Edmonds said there are understandable reasons why some may be reluctant to trust the press.
“Different people have different reasons for distrust in the media, and some are really good reasons,” Edmonds said. “Some people have the experience that they read stories about somebody they knew or a situation they were involved in and say ‘That’s not really what happened.’ Another issue that has really come to the forefront is that many people in minority communities, ethnic communities, will read a paper or watch TV and feel like their group is left out.”
These groups often include young women, Black Americans and Hispanic Americans, the report showed.
Both Edmonds and Hicks acknowledged that in national media, rural America has often been thrown by the wayside.
Trust in local news?
It’s a commonly cited statistic: Local news is trusted over national news.
Recently, an article published in the April 2022 edition of Pub Aux said Susquehanna Polling and Research Inc. found this remained true just a month before.
“A plus side of local news is that the local news staff is closer to home … we want (the community) to prosper and we want improvement,” Edmonds said.
Hicks said while he believes this statistic, it might not be entirely born out of positivity. As last week’s article reviewed, local newspapers are increasingly being bought by – or otherwise subject to the decisions of large companies.
This can result in local news outlets being stripped of resources, such as manpower, to prioritize grossing a higher bottom line. This may lead to local outlets running lighter stories that can be produced quickly instead of larger, more investigative pieces.
“This is probably because they’re being fed just a diet of exactly what they want to see, and that’s happy news stories, promotions of local companies and businesses, coverage of high school basketball and football games,” Hicks said of the statistic. “As long as they see what’s making them feel good, they’ll say ‘I’ll trust it.’”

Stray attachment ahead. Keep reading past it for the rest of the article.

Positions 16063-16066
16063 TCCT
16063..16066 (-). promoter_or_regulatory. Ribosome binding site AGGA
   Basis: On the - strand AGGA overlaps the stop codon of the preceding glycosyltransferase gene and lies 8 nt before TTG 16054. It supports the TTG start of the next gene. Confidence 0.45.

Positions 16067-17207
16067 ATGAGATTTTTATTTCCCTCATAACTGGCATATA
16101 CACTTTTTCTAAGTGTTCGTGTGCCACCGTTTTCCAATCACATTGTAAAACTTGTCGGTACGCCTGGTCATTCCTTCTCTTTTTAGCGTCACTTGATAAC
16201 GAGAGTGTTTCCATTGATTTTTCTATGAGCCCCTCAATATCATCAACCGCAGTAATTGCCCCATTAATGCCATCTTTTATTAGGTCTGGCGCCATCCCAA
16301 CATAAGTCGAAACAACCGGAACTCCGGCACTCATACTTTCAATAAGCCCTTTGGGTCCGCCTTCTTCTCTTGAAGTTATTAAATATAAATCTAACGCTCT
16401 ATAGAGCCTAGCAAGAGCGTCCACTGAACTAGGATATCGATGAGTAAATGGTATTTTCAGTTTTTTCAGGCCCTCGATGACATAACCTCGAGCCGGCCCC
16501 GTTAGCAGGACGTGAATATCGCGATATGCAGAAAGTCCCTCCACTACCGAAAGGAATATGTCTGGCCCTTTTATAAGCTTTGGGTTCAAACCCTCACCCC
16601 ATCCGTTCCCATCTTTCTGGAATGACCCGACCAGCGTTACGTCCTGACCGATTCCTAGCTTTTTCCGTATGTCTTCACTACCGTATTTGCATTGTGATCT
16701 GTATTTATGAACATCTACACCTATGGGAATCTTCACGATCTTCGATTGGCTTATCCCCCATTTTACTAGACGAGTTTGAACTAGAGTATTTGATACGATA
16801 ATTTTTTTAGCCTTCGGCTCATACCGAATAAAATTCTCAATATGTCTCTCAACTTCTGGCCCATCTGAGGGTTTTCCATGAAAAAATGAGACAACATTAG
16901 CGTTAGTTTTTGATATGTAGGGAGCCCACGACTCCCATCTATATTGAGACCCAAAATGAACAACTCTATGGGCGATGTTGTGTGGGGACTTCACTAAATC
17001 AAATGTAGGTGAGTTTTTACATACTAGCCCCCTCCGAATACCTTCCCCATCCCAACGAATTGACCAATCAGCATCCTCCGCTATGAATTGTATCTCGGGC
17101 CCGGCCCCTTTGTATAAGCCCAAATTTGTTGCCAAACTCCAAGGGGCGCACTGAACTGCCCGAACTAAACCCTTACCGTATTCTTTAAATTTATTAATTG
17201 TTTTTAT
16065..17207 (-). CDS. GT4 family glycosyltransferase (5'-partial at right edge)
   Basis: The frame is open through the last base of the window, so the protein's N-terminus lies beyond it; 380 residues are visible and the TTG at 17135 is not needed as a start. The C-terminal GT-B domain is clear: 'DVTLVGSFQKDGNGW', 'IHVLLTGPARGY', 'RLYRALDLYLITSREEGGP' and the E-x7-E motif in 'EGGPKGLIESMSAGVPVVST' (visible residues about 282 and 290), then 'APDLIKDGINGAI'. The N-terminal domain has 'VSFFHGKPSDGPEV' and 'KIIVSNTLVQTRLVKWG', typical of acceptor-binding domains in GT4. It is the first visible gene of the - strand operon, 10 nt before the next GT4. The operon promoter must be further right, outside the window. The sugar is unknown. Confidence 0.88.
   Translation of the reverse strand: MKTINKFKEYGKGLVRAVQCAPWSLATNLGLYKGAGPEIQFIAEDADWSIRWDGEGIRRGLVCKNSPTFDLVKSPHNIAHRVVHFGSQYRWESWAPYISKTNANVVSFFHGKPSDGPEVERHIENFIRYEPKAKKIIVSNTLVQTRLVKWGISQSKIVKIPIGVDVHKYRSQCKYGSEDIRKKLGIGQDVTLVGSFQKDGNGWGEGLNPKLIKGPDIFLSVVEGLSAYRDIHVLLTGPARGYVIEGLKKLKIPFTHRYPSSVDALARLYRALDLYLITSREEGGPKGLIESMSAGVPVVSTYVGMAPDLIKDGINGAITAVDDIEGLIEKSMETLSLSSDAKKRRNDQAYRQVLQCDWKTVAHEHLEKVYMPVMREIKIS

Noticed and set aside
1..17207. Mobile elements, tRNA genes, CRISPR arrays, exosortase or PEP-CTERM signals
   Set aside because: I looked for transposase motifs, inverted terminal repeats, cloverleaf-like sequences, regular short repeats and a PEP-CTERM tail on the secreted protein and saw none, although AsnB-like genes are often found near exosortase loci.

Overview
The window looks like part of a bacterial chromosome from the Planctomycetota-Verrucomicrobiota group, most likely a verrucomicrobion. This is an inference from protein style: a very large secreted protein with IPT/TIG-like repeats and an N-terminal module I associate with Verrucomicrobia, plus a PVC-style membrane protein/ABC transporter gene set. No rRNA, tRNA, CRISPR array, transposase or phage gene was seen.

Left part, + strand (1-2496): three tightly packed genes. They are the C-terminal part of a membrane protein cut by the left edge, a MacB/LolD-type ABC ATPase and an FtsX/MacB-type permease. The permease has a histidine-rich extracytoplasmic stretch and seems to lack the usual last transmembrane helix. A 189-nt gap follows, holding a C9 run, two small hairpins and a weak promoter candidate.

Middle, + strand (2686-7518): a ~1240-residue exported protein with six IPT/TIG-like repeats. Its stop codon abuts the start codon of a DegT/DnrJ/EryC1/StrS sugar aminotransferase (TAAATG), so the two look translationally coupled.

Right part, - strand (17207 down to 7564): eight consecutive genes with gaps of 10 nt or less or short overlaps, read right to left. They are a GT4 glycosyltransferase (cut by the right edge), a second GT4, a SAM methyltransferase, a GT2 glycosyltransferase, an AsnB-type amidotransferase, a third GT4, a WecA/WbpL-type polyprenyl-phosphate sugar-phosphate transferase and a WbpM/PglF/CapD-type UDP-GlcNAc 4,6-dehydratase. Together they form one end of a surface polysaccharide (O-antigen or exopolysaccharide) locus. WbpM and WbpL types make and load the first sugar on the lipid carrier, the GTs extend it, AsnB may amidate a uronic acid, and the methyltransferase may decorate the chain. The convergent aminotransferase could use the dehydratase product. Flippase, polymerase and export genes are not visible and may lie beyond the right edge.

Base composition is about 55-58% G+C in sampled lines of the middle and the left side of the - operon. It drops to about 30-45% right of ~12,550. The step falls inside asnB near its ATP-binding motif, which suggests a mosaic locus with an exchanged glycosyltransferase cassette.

Edmonds said at the same time local news may be dubbed more trustworthy, it does not necessarily mean people are investing in it.
“There’s a little hitch in that unfortunately which is surveys show people are trusting local news more, but that doesn’t mean they consume as much of it as they do national news,” he said.
The 2021 Digital News Report found only 21 percent of individuals in the U.S. pay for news online. Of that figure, only 23 percent pay to get their news from local or regional sources.
Edmonds said readers may be more inclined to prioritize national stories over local ones as they filter what information they take in, and communities with younger populations may not feel as invested in them.
While media literacy may certainly be a start, many state journalists themselves must play an active role in building and maintaining audience trust.
This is a key tenant of Trusting News, a project that helps journalists master this goal. Trusting News assistant director Lynn Walsh said outlets should focus on explaining their processes to the audience.
“We have learned that a lot of times mistrust in news is based on a misunderstanding of how the reporting and editing process works, and more importantly, how would a non-journalist know how that process works?” Walsh said. “Traditionally, journalists have not always done a great job explaining that process. So, we look for opportunities to demonstrate credibility by explaining news processes, coverage goals and journalism ethics. We believe journalists have to stop assuming people understand the mission, ethics and processes behind their work.”
For more on how journalists consider ethics and how their content is determined, take a look at last week’s media literacy article.
Edmonds said community engagement beyond education is a must, too.
“(Outlets should) really listen to their communities instead of just talking to them,” Edmonds said. “People come up with a lot of good ideas and they appreciate being heard.”